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Google threatens to leave China after attacks on activists' e-mail
China is among a handful of countries considered to have impressive cyber-offensive capabilities, but U.S. officials have refrained from publicly accusing the country because of the difficulty of determining with certainty who is behind an attack.
Attacks on China rights activists have been growing, however, and suspicion has fallen on the Beijing government.
China -- or its broad army of proxies -- has been the suspected aggressor behind a series of attacks on U.S. and other countries' computer systems dating from the late 1990s. Those events include Titan Rain, a campaign of cyberattacks against the Pentagon, nuclear weapons labs, NASA and defense contractors from 2003 to 2005; penetrations of the Commerce and State department networks in 2006; and GhostNet, a widespread spying operation targeting supporters of Tibetan independence in 2008.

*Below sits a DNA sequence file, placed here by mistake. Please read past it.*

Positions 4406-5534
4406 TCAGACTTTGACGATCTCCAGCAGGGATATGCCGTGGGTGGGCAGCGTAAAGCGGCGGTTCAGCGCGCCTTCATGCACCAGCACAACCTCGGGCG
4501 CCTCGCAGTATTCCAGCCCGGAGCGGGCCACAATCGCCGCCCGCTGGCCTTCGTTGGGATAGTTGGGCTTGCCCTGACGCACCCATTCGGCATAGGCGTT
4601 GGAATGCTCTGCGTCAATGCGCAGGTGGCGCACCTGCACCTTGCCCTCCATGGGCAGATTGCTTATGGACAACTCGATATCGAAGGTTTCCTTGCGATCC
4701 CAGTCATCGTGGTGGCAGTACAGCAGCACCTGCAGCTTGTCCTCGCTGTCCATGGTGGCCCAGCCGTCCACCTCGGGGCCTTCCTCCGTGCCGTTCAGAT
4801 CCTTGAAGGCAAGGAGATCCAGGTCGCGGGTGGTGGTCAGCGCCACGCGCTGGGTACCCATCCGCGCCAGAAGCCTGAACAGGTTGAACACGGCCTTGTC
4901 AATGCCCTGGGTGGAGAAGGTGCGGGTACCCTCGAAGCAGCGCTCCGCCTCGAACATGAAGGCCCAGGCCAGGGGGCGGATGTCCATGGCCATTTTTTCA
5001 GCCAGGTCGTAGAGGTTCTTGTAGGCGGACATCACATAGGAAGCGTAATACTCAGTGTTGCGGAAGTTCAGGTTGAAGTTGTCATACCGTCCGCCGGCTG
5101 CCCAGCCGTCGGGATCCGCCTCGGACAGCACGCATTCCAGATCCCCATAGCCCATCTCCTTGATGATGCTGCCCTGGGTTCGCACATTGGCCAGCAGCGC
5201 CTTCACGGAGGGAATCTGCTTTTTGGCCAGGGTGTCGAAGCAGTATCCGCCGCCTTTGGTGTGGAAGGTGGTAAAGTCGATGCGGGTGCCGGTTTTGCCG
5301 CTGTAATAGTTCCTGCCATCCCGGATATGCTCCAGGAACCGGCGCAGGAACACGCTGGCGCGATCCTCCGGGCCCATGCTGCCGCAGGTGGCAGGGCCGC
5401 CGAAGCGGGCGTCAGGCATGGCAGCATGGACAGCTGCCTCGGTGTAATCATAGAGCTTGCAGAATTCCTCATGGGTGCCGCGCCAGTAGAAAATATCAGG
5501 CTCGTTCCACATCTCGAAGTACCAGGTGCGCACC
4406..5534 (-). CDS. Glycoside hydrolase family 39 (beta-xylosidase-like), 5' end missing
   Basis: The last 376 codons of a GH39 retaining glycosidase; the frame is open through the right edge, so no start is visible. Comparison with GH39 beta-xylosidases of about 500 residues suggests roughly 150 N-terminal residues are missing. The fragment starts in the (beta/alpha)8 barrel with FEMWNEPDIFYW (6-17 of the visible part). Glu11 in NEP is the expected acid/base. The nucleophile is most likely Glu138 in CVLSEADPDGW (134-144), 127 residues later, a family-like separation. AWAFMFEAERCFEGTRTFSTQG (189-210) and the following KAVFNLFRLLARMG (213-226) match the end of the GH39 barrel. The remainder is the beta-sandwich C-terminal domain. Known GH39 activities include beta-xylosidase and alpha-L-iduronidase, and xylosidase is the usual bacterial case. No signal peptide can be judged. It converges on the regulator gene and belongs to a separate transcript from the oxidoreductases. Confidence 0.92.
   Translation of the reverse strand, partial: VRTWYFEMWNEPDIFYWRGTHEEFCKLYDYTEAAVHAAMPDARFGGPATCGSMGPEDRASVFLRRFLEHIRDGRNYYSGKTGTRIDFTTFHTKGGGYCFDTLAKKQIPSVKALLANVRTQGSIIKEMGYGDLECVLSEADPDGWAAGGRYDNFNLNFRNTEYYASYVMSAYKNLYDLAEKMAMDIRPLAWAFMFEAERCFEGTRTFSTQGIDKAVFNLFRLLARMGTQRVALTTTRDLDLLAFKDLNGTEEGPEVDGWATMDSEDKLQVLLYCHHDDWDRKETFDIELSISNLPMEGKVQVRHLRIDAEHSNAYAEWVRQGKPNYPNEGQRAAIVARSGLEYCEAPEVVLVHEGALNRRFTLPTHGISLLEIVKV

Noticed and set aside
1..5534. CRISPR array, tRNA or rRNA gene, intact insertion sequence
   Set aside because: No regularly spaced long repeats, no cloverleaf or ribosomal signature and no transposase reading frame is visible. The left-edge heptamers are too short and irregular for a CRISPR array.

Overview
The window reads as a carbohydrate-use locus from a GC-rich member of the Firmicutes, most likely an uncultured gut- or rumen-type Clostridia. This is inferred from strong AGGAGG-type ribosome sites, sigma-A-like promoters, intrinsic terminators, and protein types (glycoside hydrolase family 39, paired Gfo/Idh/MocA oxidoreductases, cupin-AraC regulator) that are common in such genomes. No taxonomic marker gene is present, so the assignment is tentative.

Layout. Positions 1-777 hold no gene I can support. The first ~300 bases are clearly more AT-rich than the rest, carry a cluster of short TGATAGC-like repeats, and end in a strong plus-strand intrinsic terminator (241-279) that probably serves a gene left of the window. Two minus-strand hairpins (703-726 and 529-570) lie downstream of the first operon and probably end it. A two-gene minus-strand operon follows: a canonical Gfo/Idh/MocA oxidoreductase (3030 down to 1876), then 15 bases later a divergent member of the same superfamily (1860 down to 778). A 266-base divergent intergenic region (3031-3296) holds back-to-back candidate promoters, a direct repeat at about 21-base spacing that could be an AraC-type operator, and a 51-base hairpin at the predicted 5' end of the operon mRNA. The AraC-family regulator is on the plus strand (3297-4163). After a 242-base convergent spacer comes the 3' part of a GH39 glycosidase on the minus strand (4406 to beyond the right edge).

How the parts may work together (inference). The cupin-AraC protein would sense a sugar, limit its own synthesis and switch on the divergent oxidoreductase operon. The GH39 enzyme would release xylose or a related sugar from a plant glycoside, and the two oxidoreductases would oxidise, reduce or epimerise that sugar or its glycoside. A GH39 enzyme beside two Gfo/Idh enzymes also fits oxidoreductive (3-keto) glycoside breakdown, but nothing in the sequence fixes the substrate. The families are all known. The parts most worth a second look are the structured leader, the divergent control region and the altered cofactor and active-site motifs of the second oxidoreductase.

When Google set up a subsidiary in China in 2005 and purchased servers hosted in the country, it agreed to censor its search results. But the company and the government officials trolling the Internet have continued to clash over what content should be blocked.
The conflicts escalated in June when Beijing blamed Google for smut on the Internet, saying that some search results could be considered pornographic. China temporarily blocked Google.com and Gmail in what was believed to be a punishment.
The State Department has set aside funds to help companies get around Internet firewalls put up by China and other countries. One potential recipient is run by the Falun Gong sect, which is banned in China, but it has yet to receive any such funding. "The Chinese would go ballistic if we did that," said one U.S. official.
Mufson reported from Beijing, Nakashima from Washington. Pomfret, traveling with Clinton, reported from Honolulu. Staff writers Ariana Eunjung Cha and Cecilia Kang and staff researcher Julie Tate in Washington contributed to this report.